When should your child get a smartphone and why some are pledging to wait

ByNydia Han and Heather Grubola WPVI logo
Wednesday, November 15, 2023
What age is appropriate to give your kids a cell phone?
A major issue confronting parents these days is at what age to give their kids a cell phone and how to manage their use on it.

PHILADELPHIA (WPVI) -- A major issue confronting parents these days is at what age to give their kids a cell phone and then how to manage their use on it. Action News talked to a family and experts to get some perspective.

"Caroline is 13 and Gigi is 11," said mom Jocelyn Hill of South Philadelphia. "I was very reluctant to get them cell phones."

But two years ago, Hill's older daughter, a violinist, was accepted to the Girard Academic Music Program, a magnet school, for 5th grade.

"She took SEPTA and I didn't want her going on the bus by herself with no phone," she said.

Hill gave Caroline one of her old iPhones and now Gigi, her younger sister, has one as well. She said they did try to set boundaries for their usage.

"We tried to tell them that they couldn't be on their phones for a long time. That didn't really work out," she said.

Hill said she's tried setting parental controls to restrict certain apps, but that hasn't worked out either.

"That's a little bit of an exercise in futility as well," she said. "They always figured out how to get around it."

Dr. Katie Lockwood is the Director of Behavioral Health Education at Children's Hospital of Philadelphia.

"It's impacting things like sleep. It's impacting time out in nature and outdoors and with real live social interactions and connections and all of these things are beneficial to your mental health," she said.

But when do parents know how much time is too much time?

"We do know that in some studies, especially in the early adolescent period, 12 to 15 years of age, more than three hours a day was associated with negative mental health outcomes," she said.

Many experts suggest waiting to give your kids a smart phone until they are at least 13 years old or in 8th grade.

"Try not to give into the peer pressure when your child says everyone else has a phone, so I need one too," she said.

Dr. Lockwood is a mom of a 10-year-old and 12-year-old herself and understands the struggle, but says resisting peer pressure now could help in the future.

"These are healthy teen habits that will come up again when they think that everybody's smoking or everybody's drinking," she said.

Hill doesn't regret giving her girls smartphones and said her strategy is to not fight it, but lean in and talk about it.

When should your child get a smartphone and why some are pledging to wait

Talking is something both moms agree is critical, no matter when you give your kids a smart phone.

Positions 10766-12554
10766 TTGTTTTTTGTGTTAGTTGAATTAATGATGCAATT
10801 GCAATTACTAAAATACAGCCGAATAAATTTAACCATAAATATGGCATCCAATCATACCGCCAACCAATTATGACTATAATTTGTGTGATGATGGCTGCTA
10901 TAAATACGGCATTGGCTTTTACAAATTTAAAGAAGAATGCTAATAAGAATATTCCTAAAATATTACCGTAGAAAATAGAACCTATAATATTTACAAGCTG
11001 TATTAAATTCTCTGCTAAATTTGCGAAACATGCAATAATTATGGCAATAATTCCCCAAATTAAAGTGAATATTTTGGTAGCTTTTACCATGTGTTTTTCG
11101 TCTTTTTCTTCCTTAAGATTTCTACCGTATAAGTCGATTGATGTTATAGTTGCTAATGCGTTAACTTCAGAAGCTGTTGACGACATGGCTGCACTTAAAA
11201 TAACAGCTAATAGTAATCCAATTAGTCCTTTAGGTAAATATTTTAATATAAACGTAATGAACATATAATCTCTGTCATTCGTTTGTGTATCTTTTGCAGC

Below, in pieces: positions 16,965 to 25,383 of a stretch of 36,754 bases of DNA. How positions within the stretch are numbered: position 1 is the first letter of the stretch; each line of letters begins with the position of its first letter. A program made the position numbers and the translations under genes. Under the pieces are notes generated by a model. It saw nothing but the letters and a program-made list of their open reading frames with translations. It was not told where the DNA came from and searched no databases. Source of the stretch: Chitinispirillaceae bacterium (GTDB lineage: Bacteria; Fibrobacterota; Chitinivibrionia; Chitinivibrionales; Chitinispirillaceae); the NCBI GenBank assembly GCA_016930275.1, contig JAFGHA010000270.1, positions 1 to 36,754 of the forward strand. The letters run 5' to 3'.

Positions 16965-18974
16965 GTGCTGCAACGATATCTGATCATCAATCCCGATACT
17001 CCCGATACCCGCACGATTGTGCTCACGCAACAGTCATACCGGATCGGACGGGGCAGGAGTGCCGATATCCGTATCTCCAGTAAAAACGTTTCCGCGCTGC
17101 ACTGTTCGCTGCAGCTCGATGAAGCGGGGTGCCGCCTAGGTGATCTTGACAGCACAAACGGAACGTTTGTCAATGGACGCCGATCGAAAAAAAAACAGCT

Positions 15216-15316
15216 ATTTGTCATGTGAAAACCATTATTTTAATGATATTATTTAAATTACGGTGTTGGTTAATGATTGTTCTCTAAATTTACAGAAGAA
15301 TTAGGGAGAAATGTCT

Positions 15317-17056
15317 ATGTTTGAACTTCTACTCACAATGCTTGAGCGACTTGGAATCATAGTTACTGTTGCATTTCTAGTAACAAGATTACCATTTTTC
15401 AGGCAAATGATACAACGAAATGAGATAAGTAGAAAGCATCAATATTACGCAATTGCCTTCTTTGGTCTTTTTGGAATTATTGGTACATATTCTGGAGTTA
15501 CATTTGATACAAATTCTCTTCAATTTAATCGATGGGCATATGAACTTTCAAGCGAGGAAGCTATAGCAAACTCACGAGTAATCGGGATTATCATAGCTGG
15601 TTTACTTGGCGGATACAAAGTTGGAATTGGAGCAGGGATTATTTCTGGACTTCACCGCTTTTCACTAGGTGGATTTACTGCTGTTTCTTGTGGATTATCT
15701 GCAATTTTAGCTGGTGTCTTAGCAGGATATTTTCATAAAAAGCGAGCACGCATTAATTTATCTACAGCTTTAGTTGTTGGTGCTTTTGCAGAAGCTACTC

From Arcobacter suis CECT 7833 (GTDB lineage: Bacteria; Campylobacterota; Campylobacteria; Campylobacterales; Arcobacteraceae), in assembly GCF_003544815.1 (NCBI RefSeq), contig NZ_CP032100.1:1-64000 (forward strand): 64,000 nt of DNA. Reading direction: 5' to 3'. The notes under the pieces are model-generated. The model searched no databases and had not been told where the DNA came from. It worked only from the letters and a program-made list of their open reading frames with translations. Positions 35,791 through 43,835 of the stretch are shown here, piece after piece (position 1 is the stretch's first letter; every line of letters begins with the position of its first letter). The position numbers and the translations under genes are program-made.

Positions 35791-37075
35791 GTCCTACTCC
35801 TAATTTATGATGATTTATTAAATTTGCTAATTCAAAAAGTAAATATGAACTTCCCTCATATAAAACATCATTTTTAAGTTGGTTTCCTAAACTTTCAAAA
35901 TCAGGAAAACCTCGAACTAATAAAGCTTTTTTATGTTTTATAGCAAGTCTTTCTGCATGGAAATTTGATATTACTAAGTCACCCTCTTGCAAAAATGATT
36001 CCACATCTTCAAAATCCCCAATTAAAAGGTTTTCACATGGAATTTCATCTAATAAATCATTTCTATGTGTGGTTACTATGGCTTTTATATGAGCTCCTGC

"Preparing them is exactly what you need to do...so having those conversations about what your worries are, what are some of the risks," said Dr. Lockwood.

"Don't make friends with people that you don't know, don't go meet people that you've met on social media, that kind of thing. I think these are healthy discussions to have, which actually, I think set the table for discussions that you should be having with your children at this age anyway," said Hill.

But some parents prefer to delay smart phones for kids until they're older.

"I wanted them to have the childhood that we all grew up with. I wanted them to enjoy playing outside riding bikes, reading, doing puzzles, hanging out with their friends in person," said Brooke Shannon, a mom of three in Austin, Texas.

Shannon also believes letting children struggle through situations on their own, without mom and dad always being a phone call or text away, helps them grow.

"They learn problem solving, decision making," she said.

But peer pressure can make delaying difficult. So Shannon decided to flip the script by creating group pressure to say no to smart phones through her initiative called the "Wait Until 8th" pledge.

"You are promising to hold off giving your child a smart phone until at least eighth grade," she said.

The pledge has been signed by more than 50,000 families across the country.

"What we have found since we started the pledge is that it helps tremendously. Even if you just have a few friends for your kid to wait with, it makes a big difference," said Shannon.

And Shannon says there are steps you can take before smartphones like letting your middle schoolers text on tablets that stay in common areas of the house.

Or getting a basic phone or watch without all the bells and whistles of a smart phone made by companies like Gizmo, Gabb, and Light Phone 2.

"There's also the Pinwheel phone and the Wisephone," said Shannon.

And Shannon said if you've already said yes to cell phones, as parents it's never too late to roll things back by removing the app store or the ability to download apps without your permission. Take off the internet browser and require kids to turn their phones into you at night or at meals or other times of the day.